What's a SKILSTAK?#
SKILSTAK (spelled incorrectly so we could get the domain names and social media accounts) is currently a learning community containing veterans and beginners alike helping one another to gain and maintain employable, relevant tech skills primarily involving the Linux and UNIX operating systems.
The term "skilstak" was first created when Rob (founder) imagined an app for managing all the different skills he had to learn and maintain in a way that allowed them to be prioritized and evaluated regularly as well as displaying critical interdependencies, the goal being to keep one's "skilstak" fresh and relevant. This is particularly hard to do for overworked industry professionals who frequently are let go only to realize they cannot get another job because they have not managed and maintained their "skilstak" at all
Would you go to a doctor that didn't keep up?
Ever notice that doctors and dentists (and healthcare professionals like them) must keep with the latest procedures? They have at least as much to keep up with as a modern technology professional, yet we don't demand the same standard from tech professionals.
Why? Probaby because people are less likely to die. But with the latest security incidents and the demand for Security Analysts increasing 35% per year people probably will start dying from tech pro failures. How about all the hospitals shut down completely during the pandemic because of poor security? How many people indirectly died because of it that we'll never know?
Bottom line: it's far past time to require the same high standards from technology professionals that we do from our health care professionals.
The term "stack" is frequently used in technology circles to refer to a collection of technologies that work well together. "Do you use ELK or EFK stack?" one might ask. Stacks frequently have acronyms associated with them (MERN, MEAN, LAMP, etc.) but not always.
Picking what "stack" of "skills" you want to learn and maintain, therefore, has a direct corralary to the term SKILSTAK, as in, "What your skill stack?" Arguably, people usually say "skill set" instead, which is synonymous.
Unbound from accreditation lag and lies#
All "accredited" organizations must submit their curriculum (and any change to it) to an accreditation agency to which they pay a large some of money to ensure their curriculum is sound and current. The problem is that the process can take up to a year. Executives in the education industry have frequently commented on how this inhibits innovation in the learning material itself. Considering that in a given year, perhaps three major revisions to employable best practices can happen there is simply no way such "accredited" institutions can ever keep up. Hell, people working in tech every day can't even keep up themselves. The pace is just that fast and only getting faster.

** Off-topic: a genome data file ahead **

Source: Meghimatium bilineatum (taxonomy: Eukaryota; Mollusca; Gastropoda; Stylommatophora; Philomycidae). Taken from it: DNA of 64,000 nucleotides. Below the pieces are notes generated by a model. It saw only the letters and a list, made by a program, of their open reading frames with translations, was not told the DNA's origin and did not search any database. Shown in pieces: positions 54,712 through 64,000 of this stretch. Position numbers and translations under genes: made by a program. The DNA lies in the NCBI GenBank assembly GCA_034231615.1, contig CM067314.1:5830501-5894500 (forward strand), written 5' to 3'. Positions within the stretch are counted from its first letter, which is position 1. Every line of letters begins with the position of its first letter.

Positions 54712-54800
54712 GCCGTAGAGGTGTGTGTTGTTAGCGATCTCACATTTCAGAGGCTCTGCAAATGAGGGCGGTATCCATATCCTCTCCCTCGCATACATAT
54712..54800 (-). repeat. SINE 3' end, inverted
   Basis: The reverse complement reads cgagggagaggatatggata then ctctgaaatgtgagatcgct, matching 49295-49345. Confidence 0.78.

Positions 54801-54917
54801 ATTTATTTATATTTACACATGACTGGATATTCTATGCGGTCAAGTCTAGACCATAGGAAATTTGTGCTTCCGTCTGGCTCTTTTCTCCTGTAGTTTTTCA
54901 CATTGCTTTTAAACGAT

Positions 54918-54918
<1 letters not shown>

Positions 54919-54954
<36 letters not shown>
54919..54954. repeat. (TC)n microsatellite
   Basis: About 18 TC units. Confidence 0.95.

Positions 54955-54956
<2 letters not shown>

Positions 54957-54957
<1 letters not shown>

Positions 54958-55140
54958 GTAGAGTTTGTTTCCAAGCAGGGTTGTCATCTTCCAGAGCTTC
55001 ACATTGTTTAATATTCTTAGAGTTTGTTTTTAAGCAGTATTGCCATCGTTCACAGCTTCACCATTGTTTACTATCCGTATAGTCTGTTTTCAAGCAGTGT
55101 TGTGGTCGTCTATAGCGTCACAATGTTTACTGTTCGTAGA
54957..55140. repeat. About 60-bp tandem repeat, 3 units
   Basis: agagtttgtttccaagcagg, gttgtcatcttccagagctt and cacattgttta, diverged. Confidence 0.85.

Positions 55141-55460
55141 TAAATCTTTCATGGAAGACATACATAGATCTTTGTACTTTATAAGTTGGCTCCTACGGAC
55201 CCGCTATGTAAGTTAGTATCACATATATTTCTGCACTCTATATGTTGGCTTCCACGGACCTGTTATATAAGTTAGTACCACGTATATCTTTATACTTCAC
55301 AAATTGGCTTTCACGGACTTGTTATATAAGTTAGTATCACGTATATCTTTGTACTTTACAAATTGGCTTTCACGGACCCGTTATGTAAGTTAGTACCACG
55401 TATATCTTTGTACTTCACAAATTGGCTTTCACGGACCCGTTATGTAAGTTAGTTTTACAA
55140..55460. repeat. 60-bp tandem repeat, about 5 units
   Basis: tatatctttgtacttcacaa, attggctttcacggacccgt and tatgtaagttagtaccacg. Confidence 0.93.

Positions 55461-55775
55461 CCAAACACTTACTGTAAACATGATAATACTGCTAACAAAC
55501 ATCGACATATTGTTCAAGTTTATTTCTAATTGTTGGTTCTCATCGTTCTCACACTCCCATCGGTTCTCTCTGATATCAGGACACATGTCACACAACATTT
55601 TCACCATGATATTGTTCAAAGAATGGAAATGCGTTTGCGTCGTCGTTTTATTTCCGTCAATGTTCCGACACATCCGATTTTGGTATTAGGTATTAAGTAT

Never count on any "accredited" institution to be able to teach you anything that will distinguish you from the mass of other out-of-date potential new hires. Your skills will be as dusty as the books in the back of their libraries and just as useless. Instead, you must learn to manage your own learning in a way that is free from institutional dependency. Just ask any successful person you trust working in tech today. They'll confirm it. Those institutions spend tons of money on marketing and lies convincing you to give them your money unnecessarily. They feed on it like a vampire does the blood of the naive innocent.
Sometimes you do need a piece of paper, but more often than not you don't. We'll help you learn how to make that decision confidently for yourself. You are in control, not them.
Free from corporate bias#
Some corporations have donated so much money to educational institutions that those running the corporation dictate the selection of technologies and learning offerings of what is suppose to be an independent educational organization responding to the needs of those paying money to learn from them. Some "schools" even accept cash "endowments" from these corporations while claiming it has no influence over their curriculum.
Ever notice how most community colleges only teach networking on Cisco hardware? Or that colleges in towns dominated by the banking industry prefer to teach Java (which most banks fundamentally depend on) over other, more modern languages?
Some corporations are so desperate to get people to learn their tech so they can sell that tech to others companies with big-pockets claiming it has "wide adoption and developer support" that they will "give away" education "for free" while hiding their agenda.
Look deeper for yourself and you will see that greed dominates the world of traditional education and "training" and probably always will.
Rest assured, that silliness will never happen at SKILSTAK. Decisions about which technology to invest in are always based on the needs and goals of the individual. Multiple community members, employed full-time by different and diverse companies provide a balanced voice and honest recommendations based on partial but informed opinions about what is best and most relevant to learn. As always, individuals are taught and encouraged to arrive at their own conclusions and develop their own learning plans free from such agendas and bias. And why not? That's how education should work.